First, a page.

std::string class in C++

1.7

C++ has in its definition a way to represent sequence of characters as an object of class. This class is called std:: string. String class stores the characters as a sequence of bytes with a functionality of allowing access to single byte character.

std:: string vs Character Array

  • A character array is simply an array of characters can terminated by a null character. A string is a class which defines objects that be represented as stream of characters.

 

  • Size of the character array has to allocated statically, more memory cannot be allocated at run time if required. Unused allocated memory is wasted in case of character array. In case of strings, memory is allocated dynamically. More memory can be allocated at run time on demand. As no memory is preallocated, no memory is wasted.

 

  • There is a threat of array decay in case of character array. As strings are represented as objects, no array decay occurs.

 

  • Implementation of character array is faster than std:: string. Strings are slower when compared to implementation than character array.

 

  • Character array do not offer much inbuilt functions to manipulate strings. String class defines a number of functionalities which allow manifold operations on strings.

 

Operations on strings

Input Functions

1. getline() :- This function is used to store a stream of characters as entered by the user in the object memory.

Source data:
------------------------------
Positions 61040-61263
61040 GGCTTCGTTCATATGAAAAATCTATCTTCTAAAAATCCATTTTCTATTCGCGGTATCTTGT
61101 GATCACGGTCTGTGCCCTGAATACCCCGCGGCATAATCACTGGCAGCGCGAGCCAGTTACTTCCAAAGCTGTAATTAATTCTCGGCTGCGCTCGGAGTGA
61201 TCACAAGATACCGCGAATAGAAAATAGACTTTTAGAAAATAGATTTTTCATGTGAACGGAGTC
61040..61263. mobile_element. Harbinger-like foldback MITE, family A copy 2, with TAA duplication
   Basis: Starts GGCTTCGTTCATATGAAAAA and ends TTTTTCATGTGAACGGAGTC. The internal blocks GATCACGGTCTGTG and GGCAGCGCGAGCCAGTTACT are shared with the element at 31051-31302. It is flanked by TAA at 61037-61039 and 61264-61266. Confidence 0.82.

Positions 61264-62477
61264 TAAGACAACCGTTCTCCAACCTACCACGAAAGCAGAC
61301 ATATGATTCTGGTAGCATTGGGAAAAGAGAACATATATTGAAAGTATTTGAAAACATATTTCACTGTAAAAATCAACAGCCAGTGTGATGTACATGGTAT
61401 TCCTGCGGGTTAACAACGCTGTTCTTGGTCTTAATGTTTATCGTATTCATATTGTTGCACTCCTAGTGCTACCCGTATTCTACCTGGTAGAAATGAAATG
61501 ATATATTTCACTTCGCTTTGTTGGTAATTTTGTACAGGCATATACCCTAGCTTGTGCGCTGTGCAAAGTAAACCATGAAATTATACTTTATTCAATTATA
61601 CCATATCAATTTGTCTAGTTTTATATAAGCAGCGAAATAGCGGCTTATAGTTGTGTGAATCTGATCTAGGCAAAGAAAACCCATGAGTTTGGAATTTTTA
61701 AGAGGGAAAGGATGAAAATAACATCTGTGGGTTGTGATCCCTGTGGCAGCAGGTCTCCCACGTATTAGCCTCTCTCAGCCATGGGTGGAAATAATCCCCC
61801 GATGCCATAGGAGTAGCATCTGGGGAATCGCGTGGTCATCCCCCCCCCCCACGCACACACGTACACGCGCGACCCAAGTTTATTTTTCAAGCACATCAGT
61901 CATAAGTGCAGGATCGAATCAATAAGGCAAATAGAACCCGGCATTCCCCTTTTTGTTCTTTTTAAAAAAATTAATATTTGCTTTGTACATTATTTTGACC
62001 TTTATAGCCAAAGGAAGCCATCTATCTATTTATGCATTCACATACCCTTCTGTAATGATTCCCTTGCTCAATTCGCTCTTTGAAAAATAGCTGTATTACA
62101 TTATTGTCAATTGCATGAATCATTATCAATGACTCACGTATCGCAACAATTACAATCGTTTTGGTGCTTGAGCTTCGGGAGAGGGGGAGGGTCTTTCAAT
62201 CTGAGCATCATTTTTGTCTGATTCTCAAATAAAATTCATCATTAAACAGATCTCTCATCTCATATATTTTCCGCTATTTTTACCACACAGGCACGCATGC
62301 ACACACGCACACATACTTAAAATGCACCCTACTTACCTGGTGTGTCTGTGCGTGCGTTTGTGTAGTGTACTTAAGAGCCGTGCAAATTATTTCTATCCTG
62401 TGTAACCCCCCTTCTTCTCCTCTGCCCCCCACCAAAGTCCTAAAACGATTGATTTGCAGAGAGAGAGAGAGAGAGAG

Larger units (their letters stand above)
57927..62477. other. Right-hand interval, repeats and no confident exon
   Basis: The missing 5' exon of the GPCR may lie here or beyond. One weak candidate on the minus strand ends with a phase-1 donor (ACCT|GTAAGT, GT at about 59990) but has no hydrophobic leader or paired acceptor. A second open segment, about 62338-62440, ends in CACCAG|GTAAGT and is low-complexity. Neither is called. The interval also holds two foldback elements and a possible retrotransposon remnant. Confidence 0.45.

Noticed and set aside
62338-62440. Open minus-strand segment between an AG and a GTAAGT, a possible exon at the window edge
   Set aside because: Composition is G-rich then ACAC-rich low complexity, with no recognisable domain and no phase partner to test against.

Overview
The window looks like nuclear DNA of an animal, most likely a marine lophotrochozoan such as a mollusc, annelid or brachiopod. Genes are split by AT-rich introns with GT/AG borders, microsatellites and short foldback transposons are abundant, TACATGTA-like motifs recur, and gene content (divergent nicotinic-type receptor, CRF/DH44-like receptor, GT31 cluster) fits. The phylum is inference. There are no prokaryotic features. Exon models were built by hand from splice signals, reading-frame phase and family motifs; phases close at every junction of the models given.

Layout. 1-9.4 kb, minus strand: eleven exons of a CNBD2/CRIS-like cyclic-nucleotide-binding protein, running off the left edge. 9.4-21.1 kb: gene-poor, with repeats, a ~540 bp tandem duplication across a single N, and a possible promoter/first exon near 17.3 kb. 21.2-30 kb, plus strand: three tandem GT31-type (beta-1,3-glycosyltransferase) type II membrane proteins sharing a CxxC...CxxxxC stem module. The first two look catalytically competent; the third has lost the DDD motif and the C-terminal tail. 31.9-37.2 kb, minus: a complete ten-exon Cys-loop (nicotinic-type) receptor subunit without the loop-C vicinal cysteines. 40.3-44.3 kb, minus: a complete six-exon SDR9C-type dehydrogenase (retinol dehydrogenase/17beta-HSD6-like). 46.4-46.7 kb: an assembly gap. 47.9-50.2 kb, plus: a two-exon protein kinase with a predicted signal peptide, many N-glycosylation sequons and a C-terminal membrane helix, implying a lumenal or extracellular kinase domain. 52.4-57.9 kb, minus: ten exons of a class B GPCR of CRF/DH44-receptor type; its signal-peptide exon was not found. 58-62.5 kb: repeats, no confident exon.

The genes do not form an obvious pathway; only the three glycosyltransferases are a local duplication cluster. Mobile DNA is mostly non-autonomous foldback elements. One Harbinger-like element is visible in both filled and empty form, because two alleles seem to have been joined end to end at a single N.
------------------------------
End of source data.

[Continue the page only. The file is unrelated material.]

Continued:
2. push_back() :- This function is used to input a character at the end of the string.

3. pop_back() :- Introduced from C++11(for strings), this function is used to delete the last character from the string.

// C++ code to demonstrate the working of
// getline(), push_back() and pop_back()
#include<iostream>
#include<string> // for string class
using namespace std;
int main()
{
    // Declaring string
    string str;

    // Taking string input using getline()
    // "geeksforgeek" in givin output
    getline(cin,str);

    // Displaying string
    cout << "The initial string is : ";
    cout << str << endl;

    // Using push_back() to insert a character
    // at end
    // pushes 's' in this case
    str.push_back('s');

    // Displaying string
    cout << "The string after push_back operation is : ";
    cout << str << endl;

    // Using pop_back() to delete a character
    // from end
    // pops 's' in this case
    str.pop_back();

    // Displaying string
    cout << "The string after pop_back operation is : ";
    cout << str << endl;

    return 0;

}

Input:

geeksforgeek

Output:

The initial string is : geeksforgeek
The string after push_back operation is : geeksforgeeks
The string after pop_back operation is : geeksforgeek

 

Capacity Functions

3. capacity() :- This function returns the capacity allocated to the string, which can be equal to or more than the size of the string. Additional space is allocated so that when the new characters are added to the string, the operations can be done efficiently.

4. resize() :- This function changes the size of string, the size can be increased or decreased.

5.shrink_to_fit() :- This function decreases the capacity of the string and makes it equal to its size. This operation is useful to save additional memory if we are sure that no further addition of characters have to be made.

// C++ code to demonstrate the working of
// capacity(), resize() and shrink_to_fit()
#include<iostream>
#include<string> // for string class
using namespace std;
int main()
{
    // Initializing string
    string str = "geeksforgeeks is for geeks";

    // Displaying string
    cout << "The initial string is : ";
    cout << str << endl;

    // Resizing string using resize()
    str.resize(13);

    // Displaying string
    cout << "The string after resize operation is : ";
    cout << str << endl;

    // Displaying capacity of string